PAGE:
After leaving Somoto we made our way to the town of Esteli in search of information about a possible Nicaraguan homestay. We stopped in at Hostel Luna’s affiliate tour company, Treehuggers Tourism Office, which provided us with a list of families residing in Reserva Natural Miraflor.
After a quick check of the families available we chose Orlando and Devanira since we had read a couple of good reviews about them on Trip Advisor. What would we do without the internet???
We were told that their home was a 20 minute drive from Esteli. No problem. After an hour and twenty minutes on a dirt road that is mostly reserved for motorcycles and horses, we realized that we probably misunderstood what we were told, but we had finally made it to the Ruiz home.
Within 5 minutes of arriving we were sitting around the table drinking coffee, Ash was getting her nails painted by Celeste (one of Orlando and Devanira’s daughters), and we were sharing stories about our trip, our families, and our life in Canada. The dogs, chickens, roosters and pigs roamed free and we were dreaming of a little hobby farm already.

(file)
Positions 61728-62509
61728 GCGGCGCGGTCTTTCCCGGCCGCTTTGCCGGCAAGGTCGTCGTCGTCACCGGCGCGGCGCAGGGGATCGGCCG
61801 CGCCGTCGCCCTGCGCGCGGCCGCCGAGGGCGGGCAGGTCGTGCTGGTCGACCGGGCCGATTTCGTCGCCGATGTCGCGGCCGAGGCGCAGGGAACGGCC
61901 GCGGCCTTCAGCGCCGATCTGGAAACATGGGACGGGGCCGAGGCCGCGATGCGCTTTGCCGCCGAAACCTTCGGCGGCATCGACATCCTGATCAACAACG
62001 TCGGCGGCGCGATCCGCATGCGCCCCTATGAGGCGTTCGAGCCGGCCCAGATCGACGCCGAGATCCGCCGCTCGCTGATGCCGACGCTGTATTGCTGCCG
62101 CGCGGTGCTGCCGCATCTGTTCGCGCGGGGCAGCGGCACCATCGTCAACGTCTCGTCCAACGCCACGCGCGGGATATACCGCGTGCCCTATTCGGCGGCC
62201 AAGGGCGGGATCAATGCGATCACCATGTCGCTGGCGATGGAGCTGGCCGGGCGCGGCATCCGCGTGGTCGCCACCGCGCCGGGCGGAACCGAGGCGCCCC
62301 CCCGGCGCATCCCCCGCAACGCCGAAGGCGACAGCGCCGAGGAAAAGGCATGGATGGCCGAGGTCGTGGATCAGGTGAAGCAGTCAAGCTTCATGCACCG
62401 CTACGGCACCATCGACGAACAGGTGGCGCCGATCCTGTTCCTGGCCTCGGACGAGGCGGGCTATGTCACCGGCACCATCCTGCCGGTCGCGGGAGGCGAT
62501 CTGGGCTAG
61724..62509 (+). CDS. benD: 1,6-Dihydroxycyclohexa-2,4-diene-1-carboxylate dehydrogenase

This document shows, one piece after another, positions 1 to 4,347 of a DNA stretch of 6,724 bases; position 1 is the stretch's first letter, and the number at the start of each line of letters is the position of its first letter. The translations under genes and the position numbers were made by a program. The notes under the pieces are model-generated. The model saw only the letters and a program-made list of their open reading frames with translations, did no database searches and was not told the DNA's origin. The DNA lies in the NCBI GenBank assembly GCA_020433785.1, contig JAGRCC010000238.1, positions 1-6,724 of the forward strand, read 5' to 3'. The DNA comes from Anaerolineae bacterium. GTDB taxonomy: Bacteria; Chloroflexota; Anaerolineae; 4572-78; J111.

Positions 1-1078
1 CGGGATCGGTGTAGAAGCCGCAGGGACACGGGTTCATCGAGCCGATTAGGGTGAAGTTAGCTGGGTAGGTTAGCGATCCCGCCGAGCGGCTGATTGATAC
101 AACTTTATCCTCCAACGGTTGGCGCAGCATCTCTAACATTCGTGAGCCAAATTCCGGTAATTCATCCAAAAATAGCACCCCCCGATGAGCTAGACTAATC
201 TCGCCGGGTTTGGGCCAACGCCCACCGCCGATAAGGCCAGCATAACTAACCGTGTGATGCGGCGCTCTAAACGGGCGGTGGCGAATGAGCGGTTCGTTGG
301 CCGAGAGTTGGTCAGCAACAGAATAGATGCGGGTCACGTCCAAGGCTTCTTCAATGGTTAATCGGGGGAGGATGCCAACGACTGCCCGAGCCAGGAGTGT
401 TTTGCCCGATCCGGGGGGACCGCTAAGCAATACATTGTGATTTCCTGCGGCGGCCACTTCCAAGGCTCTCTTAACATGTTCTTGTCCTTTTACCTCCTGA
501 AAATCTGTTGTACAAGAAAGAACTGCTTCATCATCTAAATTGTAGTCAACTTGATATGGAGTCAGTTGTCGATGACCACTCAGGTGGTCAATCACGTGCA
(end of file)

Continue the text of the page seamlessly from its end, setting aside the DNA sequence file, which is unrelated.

The following day was essentially the same, but with a lot of relaxing and reading. We constantly got asked if we were “cansada”. “Si!” we replied with enthusiasm, not quite understanding at all what they were asking. After a few hours we looked it up in our handy Spanish-English dictionary app. Apparently they were asking if we were tired. No wonder they let us hang out in the hammocks with our heads in our books all day! Richard entertained Juan (the little guy, five years old) by crafting paper airplanes and throwing them into the air.
On our third day we rose early (at least we rested and weren’t cansado any longer!) and we walked about a kilometer to “help” Orlando milk the cows. They have three cows that are milked daily so that Devanira can make cheese for the following day. Since it was our first time milking cows Orlando showed us the way. We’re by no means experts, but now we can say we’ve done it. Boom, something else to put on the resume! Orlando got us to help rotate the compost pile for the garden that produces food for their family and also Café Luz which works in part with Hostel Luna and Treehuggers Tourism Office in organizing a Nicaraguan homestay. There are no labels, no organic, free-range, grass-fed, happy hens here… it’s just real food with proper farming practices.
Celeste and her twin sister Marie were having their 18th birthday the next day so we decided to stick around for the festivities. The best part about a birthday is always the food, so we helped (and hindered a little…) the girls make bread (pan) and cakes (pastels). Orlando preheated the outdoor oven to 350F (this is a joke) and started baking.
The birthday was filled with family in the home, plenty of guitar playing and singing, a bailar fiesta (dance party) in the kitchen with Celeste, and way too much food. The following day we reluctantly said our good-byes and hit the road in search of our next adventure.